Solar inverters are a new technology that is fast becoming popular for commercial and residential solar systems. However, finding a genuine inverter is quite daunting. SolarEdge is by far the only reliable manufacturer for inverters, and you cannot use other brands with their solar optimisers. This limits the options for customers that may want to explore other options.

Are power optimisers worth it?

Yes, power optimisers are a worthy investment for both commercial and residential solar arrays. If your site or roof experiences shading during the day, or you want to increase the efficiency of your solar system, power optimisers are an excellent option.

DIY vs. hiring a Professional

Installing power optimisers is not as complicated as most people think. If your solar panels are already installed, you can affix the inverter to the backside of the panel without a hassle. However, you must follow the installation guidelines carefully.

While DIY installations are cost-effective, they are prone to mistakes, especially if you are a beginner. It is better to let professionals do the installations for seamless results.

Do It Yourself

Below are the pros and cons of DIY installations.

Pros

  • They are cost-effective as you will not pay for labour
  • You will get an opportunity to hone your skills
  • You get to decide which power optimisers to use and where to install the inverter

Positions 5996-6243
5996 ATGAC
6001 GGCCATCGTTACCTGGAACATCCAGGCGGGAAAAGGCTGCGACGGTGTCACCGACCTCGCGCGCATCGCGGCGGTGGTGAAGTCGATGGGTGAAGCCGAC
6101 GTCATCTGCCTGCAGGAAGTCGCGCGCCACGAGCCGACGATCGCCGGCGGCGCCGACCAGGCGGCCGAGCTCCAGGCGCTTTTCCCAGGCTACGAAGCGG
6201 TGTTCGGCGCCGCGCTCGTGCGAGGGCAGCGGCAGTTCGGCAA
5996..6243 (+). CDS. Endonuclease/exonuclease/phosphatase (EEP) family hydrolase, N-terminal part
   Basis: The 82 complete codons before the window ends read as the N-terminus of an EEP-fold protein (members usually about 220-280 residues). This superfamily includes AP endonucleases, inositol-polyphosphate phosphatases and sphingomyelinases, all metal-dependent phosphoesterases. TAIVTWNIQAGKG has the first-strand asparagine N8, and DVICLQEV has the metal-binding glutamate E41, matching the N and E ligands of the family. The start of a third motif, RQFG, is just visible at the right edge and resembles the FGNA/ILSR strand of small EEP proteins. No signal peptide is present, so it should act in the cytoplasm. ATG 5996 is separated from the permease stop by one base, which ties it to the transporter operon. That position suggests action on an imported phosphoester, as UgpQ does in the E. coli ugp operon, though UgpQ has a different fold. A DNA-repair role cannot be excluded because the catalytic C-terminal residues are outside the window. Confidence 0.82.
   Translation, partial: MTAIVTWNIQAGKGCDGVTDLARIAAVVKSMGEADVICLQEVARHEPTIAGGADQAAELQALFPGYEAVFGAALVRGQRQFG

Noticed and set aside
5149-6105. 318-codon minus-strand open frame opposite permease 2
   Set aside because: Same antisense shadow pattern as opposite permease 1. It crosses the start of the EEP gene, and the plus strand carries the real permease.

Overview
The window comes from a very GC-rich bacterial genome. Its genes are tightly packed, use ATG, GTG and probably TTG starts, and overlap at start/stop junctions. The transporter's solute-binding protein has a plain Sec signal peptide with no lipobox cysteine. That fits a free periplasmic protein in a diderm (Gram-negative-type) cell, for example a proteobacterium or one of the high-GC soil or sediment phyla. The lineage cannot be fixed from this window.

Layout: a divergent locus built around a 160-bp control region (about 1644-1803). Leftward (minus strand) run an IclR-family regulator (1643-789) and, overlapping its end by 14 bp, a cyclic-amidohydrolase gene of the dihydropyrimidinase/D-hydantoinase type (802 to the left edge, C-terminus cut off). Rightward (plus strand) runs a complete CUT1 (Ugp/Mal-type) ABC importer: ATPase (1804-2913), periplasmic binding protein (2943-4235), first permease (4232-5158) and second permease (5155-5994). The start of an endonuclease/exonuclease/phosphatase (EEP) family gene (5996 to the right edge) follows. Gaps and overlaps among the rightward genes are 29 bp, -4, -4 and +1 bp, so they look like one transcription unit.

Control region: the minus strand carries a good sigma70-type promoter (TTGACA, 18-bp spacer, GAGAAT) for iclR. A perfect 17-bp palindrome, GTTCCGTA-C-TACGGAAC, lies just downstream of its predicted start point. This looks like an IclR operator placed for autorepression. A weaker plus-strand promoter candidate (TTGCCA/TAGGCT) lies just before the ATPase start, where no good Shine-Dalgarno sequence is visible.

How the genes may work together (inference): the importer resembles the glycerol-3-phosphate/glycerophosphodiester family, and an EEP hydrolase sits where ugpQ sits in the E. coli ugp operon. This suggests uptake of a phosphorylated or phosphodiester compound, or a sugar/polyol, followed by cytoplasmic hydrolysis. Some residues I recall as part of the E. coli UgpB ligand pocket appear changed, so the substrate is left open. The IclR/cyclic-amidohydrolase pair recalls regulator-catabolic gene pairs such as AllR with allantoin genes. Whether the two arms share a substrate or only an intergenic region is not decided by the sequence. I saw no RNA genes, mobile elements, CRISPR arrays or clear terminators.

• You will feel fulfilled and satisfied after the project

Cons

  • Higher risk of roof damage and leakages
  • Physical danger due to inexperience
  • It is time-consuming
  • DIY is costly in the long run due to damages during the installation

Hiring a Professional

Some of the pros and cons of professional installations include:

Pros

  • Professionals are experienced to install power optimisers
  • Low risk of physical danger and damages to the modules, roof and solar optimiser
  • Pros will complete the installation within the timeline
  • You will get warranties for the solar optimisers and inverter

Cons

  • Professional installations are quite costly
  • You may not be sure of the results

FAQ's

Both power optimisers and microinverters are excellent options if you are looking to increase the efficiency of your solar panels. However, microinverters do cost more than power optimizers.

Besides, the cost per watt for power optimizers decreases as the systems get larger. This is because you can use one central inverter when you increase your system size, unlike microinverters, where you have to buy a new microinverter whenever you add a new solar panel.

A solar power optimiser costs around $70 to $100, depending on the size and type. The installation cost will depend on your location and the number of power optimisers you will need for your system.

SolarEdge is one of the best power optimisers in the market. This power optimiser increases the energy output of solar systems on complicated roofs and roofs prone to marginal shading during the day. The SolarEdge power optimiser individually tracks each panel’s MPPT (maximum power point) to make sure it works efficiently.

Ben McInerney head shotAuthor: Ben McInerney is a renewable energy enthusiast with the goal of helping more Australians understand solar systems to make the best choice before they purchase. Having an accredited solar installer in the family helps give Ben access to the correct information, which allows him to break it down and make it easily understandable to the average homeowner.